So it kind of takes me back to like 2012 when I was interviewing with The RealReal and
talking about, kind of what this world might have to offer. So it’s cool to kind of be working,
on both sides at the very young startup age, and then at the very established age as well.
And then, kind of whatever comes my way working with different art advisors is really cool. I
just had a great conversation with the art storage and clothing storage business. How to
protect garments and things like that. Again, I never thought I would be where I was today,
10 years ago.
So I really don’t know where I’m going to be in 10 years. I just want to have as many
conversations with as many people and talk about what might lay ahead and again, kind of
just let life take me where it’s going to with the clients that it puts in front of me with the
different projects that we work on.
And, I have faith that the future is bright.
Meghan Houle: [00:18:46] You have such an incredible unique talent and amazing energy
and personality, and I’ve just so loved getting to know you and all the conversations we’ve
had connecting.
No doubt there’s going to be some really cool things coming in your future and at the heart
of this podcast I know a lot of our listeners are in luxury retail. A lot of people still looking to
pivot. For someone who may be in luxury or retail in general wanting to pivot into
something different, but still staying close to product and fashion…
How could someone follow your path maybe to consider becoming an authenticator and
what type of training would go into making sure someone new to the space would be
credible? Do you think it’s possible to make that pivot?

Graham Wetzbarger: [00:19:25] It’s absolutely possible. I did it, I was in retail, I sold
handbags and then I moved on to customer service or e-commerce company and moved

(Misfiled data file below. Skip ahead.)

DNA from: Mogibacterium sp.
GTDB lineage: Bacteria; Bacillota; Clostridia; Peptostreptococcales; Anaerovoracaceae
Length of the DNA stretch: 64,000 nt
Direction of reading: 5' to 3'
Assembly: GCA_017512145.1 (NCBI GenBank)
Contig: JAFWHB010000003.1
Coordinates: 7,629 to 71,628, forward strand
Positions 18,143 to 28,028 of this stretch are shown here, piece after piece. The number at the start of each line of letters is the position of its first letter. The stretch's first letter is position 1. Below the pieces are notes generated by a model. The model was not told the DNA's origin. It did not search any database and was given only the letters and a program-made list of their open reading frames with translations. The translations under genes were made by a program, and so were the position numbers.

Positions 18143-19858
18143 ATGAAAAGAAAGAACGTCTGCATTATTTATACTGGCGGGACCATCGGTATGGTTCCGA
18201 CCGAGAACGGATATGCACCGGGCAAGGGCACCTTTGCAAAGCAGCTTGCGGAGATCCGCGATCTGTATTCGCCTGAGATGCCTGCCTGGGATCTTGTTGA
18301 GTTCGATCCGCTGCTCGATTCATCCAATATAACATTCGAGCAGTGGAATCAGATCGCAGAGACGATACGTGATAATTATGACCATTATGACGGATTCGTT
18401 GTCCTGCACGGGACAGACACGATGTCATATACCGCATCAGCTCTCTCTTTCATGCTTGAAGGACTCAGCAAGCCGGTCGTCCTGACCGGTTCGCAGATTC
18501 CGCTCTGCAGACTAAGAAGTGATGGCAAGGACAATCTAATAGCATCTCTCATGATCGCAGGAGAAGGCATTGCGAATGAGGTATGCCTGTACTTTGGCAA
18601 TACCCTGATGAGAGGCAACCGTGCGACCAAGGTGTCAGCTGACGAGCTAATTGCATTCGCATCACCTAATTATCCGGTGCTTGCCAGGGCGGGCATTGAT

into merchandising.
And then that’s kind of where the ball started to really roll. But I’ve also, again, hired, trained
and mentored a lot of people not just to become authenticators, but to become merchants,
to become stylists, to become photo editors, all sorts of things whose background was in
retail. It takes someone who is passionate about products, who again, pays attention to the
details, who knows the minutia and the differences between this cashmere sweater and that
cashmere sweater or this leather bag and that leather bag and taking all that product
knowledge that when you do work retail, you’re really privy to from the brands or from the
company you’re working for.
Retaining that, but also continuing to grow and develop on your own. Looking at magazines,
looking at runway shows, looking at blogs, looking at Instagram accounts and really kind of
ingesting all of that. So then when an opportunity does come your way, you can say, hey, I
may not have this exact background, but here are the skills that I possess that fill the holes in
your ask.
There’s a lot of remote stuff right now as I’m sure, Right? So there’s that, and we’re seeing a
dissemination from the major hubs of New York, LA, San Francisco to other cities. Chicago
has a ton of great resale. We’re seeing great kind of sneakers and streetwear come out of
Detroit. Phoenix and Las Vegas are next, and Dallas, a lot of cities with emerging resale.
Meghan Houle: [00:21:01] It seems like maybe a great space for someone to consider
looking that has that passion, like you said, for luxury, for fashion, but to do something
different. How do you see the resell industry evolving in the next few years? Do you think
2020 really pushed growth forward with many people trying to consign more than ever, sell
items they’ve been hanging on to? Or do you think it’s been a steady climb? Where do you
see it evolving?
Graham Wetzbarger: [00:21:22] It has been a steady climb, it’s been a very steady climb for
the past 10 years, accelerated in the past five years. 2020 was a big catalyst that had